Asia-Pacific

Chinese PM visits Seoul as Korea crisis continues

Chinese Premier Wen Jiabao arrives in Seoul military airport, 28 May
Image caption China is the North's closest ally

Chinese Prime Minister Wen Jiabao is visiting South Korea amid continuing tension over the sinking - allegedly by North Korea - of a South Korean warship in March.

The issue is expected to dominate Mr Wen's talks on Friday with the South Korean President, Lee Myung-bak.

International investigators have blamed North Korea for sinking the warship.

But China has so far refused to join in the widespread condemnation of its old ally, Pyongyang.

The Chinese state news agency Xinhua quoted the Chinese ambassador to South Korea, Zhang Xinsen, as saying the visit would "strongly boost" ties between the two countries.

The BBC's correspondent in Seoul, John Sudworth, says however, that China is in an uncomfortable position.

Frustration

He says China's refusal, so far, to join the strong, international condemnation of North Korea is causing frustration in Seoul.

There are calls for China to come off the fence and choose between its old, cold war alliance with Pyongyang and its new role as a modern, global power.

Some news reports suggest that Mr Wen will, albeit subtly and carefully, move closer to the South Korean position on this visit, choosing a form of words that at least placates some of the anger.

But, our correspondent adds, China's priority is stability on its borders and it will be reluctant to sign up to anything it thinks will provoke its North Korean neighbour.

Meanwhile, Japan has said it is tightening its already stringent sanctions against North Korea.

It said it was lowering the amount of cash which individuals can send to North Korea without declaring it from 10m yen (£110,000: £75,000) to 3m yen.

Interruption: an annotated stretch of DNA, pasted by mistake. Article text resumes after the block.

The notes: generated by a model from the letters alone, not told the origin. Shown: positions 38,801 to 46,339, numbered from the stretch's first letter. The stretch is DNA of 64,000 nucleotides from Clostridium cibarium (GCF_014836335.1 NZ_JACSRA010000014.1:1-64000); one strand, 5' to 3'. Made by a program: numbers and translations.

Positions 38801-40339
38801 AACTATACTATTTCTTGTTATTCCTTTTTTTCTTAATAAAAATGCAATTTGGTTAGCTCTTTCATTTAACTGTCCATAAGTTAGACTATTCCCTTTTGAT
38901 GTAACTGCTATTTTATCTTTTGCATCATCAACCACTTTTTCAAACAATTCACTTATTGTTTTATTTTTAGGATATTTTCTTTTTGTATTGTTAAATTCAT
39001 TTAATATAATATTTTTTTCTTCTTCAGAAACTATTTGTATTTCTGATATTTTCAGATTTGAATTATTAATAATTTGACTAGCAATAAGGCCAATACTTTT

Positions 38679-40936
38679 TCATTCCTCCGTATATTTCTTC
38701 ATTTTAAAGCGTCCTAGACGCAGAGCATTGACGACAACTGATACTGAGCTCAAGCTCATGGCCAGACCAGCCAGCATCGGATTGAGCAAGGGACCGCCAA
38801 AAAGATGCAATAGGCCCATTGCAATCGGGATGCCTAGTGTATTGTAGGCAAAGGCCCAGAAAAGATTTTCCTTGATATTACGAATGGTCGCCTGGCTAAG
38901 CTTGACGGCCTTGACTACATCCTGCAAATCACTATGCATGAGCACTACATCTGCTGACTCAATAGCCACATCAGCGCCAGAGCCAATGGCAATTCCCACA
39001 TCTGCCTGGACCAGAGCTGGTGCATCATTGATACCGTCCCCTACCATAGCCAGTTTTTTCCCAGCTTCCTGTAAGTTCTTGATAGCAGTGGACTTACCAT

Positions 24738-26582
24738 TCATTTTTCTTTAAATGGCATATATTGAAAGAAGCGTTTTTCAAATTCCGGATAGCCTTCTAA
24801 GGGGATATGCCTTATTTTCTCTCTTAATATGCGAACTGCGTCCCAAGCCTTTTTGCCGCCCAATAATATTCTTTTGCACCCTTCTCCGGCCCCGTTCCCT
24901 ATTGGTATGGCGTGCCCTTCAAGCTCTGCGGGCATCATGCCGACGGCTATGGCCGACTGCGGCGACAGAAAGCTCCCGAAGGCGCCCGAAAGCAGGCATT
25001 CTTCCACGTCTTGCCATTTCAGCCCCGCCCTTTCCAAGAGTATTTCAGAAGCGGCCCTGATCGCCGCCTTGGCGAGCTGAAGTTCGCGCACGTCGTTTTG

The parliament in Tokyo also passed a bill to enable the Japanese coastguard to inspect vessels on the high seas suspected of carrying North Korean weapons or nuclear technology, in line with a 2009 UN Security Council resolution.

The Associated Press news agency quoted the head of the Public Security Intelligence Agency as saying he had ordered officials to keep a closer eye on the some one million North Koreans living in Japan.

Since being accused of the torpedo strike on the South Korean ship, North Korea has said it will scrap an agreement aimed at preventing accidental naval clashes with South Korea.

It also warned of an immediate attack if the South's navy violated the disputed Yellow Sea borderline.

On Tuesday, North Korea announced it would sever all ties with the South.

The Yellow Sea was the site of deadly naval skirmishes in 1999 and 2002.

The two states are technically still at war after the Korean conflict ended without a peace treaty in 1953.

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